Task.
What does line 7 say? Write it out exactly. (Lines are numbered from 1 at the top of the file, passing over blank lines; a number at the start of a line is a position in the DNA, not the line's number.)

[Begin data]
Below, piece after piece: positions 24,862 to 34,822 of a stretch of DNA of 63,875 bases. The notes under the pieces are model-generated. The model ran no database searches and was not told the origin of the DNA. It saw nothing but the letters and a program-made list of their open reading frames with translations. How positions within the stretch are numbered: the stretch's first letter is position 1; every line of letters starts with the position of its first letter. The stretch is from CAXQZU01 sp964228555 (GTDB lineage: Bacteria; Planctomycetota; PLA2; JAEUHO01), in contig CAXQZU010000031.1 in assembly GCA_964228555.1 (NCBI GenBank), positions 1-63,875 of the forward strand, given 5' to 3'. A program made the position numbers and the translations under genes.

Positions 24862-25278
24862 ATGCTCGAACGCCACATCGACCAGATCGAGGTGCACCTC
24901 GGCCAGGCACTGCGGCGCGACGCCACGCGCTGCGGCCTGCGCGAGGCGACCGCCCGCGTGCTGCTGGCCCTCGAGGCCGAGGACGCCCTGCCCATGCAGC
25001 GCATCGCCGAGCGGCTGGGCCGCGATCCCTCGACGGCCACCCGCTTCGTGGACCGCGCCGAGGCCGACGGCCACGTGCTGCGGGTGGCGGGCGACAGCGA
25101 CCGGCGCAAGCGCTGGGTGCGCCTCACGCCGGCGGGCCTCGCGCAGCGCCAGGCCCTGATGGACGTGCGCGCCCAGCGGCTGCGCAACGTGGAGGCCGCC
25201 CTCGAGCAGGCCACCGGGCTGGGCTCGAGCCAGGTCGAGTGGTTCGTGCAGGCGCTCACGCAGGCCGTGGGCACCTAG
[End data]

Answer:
25201 CTCGAGCAGGCCACCGGGCTGGGCTCGAGCCAGGTCGAGTGGTTCGTGCAGGCGCTCACGCAGGCCGTGGGCACCTAG